For this vignette of a recent episode of the Futurum Tech Webcast, part of the 5G Factor series, analysts Ron Westfall and Shelly Kramer examine the debut of the Marvell AtlasOne chipset, the company’s 50Gbps PAM4 chipset solution for 5G fronthaul, targeted at improving performance for integrated radio access networks (RAN), as well as Open (O-RAN) and virtualized (vRAN) architectures. To meet growing 5G capacity demands, mobile operators are prioritizing fronthaul solutions that scale beyond 25G. The Marvell AtlasOne chipset, optimized for performance improvement and up to 25% lower power consumption, is part of Marvell’s electro-optics portfolio aimed at easing vRAN and O-RAN adoption.
Their conversation highlighted:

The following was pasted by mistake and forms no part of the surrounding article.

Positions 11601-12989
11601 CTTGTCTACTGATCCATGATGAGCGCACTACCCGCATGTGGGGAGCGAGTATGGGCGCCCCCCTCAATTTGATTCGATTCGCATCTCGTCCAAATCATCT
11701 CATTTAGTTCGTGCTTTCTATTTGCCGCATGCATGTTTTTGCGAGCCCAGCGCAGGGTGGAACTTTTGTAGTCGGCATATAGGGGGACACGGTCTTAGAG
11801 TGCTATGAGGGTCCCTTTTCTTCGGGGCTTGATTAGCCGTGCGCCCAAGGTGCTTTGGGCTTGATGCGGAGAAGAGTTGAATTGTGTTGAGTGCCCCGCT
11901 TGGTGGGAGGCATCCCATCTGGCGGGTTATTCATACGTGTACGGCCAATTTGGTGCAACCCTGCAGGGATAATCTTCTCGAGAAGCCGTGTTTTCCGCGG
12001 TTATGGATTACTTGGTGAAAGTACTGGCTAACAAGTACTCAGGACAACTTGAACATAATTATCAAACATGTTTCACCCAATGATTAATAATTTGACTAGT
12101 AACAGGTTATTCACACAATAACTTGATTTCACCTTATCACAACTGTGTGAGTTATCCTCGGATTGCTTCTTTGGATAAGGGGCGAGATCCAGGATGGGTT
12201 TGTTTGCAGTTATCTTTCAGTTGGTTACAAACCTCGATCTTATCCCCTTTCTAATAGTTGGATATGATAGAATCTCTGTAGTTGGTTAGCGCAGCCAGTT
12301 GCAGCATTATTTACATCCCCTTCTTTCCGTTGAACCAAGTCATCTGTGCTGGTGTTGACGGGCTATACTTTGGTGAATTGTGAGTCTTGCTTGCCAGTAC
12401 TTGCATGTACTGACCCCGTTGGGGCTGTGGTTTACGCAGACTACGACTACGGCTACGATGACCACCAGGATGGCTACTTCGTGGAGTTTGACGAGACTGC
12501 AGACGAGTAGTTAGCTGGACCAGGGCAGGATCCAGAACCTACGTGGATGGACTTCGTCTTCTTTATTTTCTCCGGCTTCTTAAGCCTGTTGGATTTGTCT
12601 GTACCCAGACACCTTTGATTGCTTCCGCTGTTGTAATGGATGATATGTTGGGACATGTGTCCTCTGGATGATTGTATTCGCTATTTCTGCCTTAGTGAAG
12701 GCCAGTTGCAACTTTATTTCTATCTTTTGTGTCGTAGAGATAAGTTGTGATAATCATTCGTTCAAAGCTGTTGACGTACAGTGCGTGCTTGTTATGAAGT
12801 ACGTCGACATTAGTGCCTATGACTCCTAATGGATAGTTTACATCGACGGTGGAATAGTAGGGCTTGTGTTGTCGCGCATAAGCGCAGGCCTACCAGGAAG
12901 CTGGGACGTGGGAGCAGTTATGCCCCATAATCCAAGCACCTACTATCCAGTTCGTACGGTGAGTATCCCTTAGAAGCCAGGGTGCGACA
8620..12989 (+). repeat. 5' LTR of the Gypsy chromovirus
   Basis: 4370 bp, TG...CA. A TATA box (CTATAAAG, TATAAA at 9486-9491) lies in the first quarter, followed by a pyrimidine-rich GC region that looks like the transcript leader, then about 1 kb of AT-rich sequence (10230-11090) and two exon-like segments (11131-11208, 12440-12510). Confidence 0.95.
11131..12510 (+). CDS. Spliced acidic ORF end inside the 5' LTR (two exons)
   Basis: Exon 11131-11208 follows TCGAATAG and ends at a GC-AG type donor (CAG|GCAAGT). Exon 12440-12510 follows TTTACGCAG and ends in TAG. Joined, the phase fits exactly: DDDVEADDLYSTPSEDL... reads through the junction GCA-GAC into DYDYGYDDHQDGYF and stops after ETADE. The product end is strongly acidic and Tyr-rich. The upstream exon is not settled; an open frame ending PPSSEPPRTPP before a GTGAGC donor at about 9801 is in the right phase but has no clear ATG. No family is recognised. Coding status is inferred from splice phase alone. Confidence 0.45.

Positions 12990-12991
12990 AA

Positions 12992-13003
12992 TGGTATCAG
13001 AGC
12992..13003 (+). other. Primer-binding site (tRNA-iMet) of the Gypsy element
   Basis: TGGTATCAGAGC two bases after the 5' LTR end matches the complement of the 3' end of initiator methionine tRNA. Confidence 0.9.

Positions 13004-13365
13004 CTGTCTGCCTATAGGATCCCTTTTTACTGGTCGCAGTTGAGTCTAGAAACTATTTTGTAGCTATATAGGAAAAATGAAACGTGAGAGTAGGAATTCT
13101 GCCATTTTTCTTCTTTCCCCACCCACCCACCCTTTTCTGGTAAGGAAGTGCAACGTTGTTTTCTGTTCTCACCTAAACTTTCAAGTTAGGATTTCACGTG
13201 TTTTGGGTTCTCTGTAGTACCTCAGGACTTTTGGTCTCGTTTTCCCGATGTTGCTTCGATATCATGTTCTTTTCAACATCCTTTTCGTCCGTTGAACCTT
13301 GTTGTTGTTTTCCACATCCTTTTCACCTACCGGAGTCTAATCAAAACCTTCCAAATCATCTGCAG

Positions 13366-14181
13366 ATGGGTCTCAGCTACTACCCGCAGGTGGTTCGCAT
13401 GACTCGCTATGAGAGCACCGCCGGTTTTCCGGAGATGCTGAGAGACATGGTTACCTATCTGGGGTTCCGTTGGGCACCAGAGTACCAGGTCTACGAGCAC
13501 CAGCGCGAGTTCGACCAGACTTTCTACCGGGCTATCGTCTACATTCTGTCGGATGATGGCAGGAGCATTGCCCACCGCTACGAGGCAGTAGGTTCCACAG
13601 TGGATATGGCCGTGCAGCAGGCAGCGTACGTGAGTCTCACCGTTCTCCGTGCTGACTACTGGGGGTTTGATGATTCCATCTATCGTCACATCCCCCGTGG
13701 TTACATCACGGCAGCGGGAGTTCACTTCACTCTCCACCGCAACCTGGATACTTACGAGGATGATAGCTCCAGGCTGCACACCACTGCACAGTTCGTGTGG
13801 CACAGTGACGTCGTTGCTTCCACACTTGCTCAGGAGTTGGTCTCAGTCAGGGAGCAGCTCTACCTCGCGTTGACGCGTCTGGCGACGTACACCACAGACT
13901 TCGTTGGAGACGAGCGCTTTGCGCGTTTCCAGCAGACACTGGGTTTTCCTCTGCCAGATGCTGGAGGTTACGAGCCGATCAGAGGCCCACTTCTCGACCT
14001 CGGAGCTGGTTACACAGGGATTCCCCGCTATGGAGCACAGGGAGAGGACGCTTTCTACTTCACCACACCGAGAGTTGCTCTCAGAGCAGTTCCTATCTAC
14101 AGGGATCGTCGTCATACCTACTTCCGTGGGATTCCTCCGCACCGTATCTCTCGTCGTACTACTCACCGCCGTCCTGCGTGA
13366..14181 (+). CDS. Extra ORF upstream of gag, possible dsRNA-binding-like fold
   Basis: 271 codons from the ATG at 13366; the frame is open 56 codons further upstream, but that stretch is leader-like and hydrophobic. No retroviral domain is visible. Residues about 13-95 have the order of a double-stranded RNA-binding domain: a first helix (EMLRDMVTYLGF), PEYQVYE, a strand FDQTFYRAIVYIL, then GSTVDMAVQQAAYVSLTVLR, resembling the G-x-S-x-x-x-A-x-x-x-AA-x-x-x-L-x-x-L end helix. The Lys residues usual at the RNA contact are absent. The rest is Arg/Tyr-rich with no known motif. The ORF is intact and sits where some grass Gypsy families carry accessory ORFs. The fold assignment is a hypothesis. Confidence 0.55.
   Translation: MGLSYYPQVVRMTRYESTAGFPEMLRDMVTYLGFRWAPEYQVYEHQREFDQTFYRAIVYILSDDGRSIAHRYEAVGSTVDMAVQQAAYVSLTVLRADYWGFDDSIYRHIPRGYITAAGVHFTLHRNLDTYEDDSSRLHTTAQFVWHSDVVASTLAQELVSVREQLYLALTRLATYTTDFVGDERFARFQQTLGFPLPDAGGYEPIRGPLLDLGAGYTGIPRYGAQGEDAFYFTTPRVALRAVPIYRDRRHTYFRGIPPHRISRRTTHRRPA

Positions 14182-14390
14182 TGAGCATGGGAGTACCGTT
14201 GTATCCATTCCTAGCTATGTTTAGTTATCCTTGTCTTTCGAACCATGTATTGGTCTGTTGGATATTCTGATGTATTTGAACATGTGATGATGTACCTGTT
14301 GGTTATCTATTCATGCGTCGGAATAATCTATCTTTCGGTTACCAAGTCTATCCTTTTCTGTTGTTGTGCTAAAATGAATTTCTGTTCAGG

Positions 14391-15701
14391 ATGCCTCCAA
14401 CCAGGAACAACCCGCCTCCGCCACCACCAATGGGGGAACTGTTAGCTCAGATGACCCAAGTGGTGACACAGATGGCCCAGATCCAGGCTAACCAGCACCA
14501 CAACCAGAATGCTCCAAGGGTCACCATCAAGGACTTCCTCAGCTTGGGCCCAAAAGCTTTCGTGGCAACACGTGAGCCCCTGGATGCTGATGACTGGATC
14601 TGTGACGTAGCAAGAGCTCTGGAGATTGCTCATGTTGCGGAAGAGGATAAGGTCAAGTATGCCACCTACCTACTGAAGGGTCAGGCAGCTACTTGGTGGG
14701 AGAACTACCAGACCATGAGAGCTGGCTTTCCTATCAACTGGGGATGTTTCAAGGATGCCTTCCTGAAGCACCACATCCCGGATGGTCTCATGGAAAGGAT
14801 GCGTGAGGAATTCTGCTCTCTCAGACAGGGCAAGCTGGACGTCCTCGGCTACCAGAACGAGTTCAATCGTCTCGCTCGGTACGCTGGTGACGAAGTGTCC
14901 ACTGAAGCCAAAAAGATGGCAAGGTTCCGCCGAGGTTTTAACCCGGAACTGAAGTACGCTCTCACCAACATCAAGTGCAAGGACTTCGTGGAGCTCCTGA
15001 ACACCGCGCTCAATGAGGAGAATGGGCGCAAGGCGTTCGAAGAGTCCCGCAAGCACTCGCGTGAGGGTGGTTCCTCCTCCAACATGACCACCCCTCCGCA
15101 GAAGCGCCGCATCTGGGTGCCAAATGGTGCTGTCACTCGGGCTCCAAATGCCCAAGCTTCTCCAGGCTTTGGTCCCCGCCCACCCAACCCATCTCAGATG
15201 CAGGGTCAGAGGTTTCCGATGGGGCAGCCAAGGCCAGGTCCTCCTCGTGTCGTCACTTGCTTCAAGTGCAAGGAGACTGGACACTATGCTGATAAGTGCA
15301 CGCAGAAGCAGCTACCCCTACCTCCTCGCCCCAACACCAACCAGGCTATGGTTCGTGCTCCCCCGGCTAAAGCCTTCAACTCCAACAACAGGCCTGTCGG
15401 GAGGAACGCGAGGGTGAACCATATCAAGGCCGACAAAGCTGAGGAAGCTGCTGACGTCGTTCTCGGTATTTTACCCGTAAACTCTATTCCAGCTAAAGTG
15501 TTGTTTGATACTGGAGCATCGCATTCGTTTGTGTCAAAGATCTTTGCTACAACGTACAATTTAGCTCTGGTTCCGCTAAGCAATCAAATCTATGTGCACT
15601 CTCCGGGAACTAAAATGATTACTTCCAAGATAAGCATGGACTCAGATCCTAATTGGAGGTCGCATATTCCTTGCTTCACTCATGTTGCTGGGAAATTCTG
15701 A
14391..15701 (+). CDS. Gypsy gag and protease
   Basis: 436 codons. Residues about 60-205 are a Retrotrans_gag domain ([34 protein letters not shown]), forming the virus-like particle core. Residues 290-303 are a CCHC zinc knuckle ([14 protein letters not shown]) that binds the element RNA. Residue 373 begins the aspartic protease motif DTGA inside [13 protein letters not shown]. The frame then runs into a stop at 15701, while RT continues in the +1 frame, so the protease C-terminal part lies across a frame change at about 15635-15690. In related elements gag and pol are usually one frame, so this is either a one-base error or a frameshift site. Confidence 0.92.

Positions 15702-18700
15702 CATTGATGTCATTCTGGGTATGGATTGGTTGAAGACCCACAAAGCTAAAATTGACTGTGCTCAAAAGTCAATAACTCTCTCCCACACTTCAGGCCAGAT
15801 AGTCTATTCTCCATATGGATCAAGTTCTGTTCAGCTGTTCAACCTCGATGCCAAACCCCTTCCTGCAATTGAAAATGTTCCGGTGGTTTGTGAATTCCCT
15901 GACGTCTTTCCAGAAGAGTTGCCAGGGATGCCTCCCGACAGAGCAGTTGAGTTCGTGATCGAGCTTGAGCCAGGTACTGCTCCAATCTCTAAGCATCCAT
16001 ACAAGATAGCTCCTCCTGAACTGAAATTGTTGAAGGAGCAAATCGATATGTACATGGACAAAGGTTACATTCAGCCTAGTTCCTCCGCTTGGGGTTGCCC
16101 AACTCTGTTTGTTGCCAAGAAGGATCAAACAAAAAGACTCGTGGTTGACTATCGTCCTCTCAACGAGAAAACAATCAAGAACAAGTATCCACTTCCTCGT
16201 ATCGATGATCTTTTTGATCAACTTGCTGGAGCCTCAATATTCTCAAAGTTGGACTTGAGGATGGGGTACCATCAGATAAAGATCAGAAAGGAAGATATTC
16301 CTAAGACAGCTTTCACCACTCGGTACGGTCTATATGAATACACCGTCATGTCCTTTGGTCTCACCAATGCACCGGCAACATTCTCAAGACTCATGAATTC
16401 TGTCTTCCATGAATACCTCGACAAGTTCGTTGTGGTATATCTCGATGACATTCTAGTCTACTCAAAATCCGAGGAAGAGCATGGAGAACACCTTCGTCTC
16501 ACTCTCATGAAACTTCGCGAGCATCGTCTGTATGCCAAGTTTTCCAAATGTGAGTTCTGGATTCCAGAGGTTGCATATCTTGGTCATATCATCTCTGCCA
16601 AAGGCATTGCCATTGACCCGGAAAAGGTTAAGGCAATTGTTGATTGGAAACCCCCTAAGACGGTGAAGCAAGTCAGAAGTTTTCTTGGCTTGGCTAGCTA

- Marvell’s AtlasOne chipset 25/25 proposition: Adding 25 Gbps to fronthaul capacity to attain concurrent 50G capacity as well as potentially lowering power consumption by up to 25%.
- How advancing fronthaul capabilities across O-RAN fabrics and vRAN implementations enables edge optimization by reducing footprint and lowering both power and solution costs.
- The AtlasOne chip’s support of integrated security delivers built-in Ethernet link MACsec protection augments other security technologies like Layer 3 IPSec security, enabling mobile operators to improve overall cybersecurity including safeguards against DDoS attacks, malware, ransomware, etc.
- Why AtlasOne’s support of segmented routing provides the source-based routing techniques key to simplifying traffic engineering by removing the need to obtain network state info from transit routers and nodes for instance.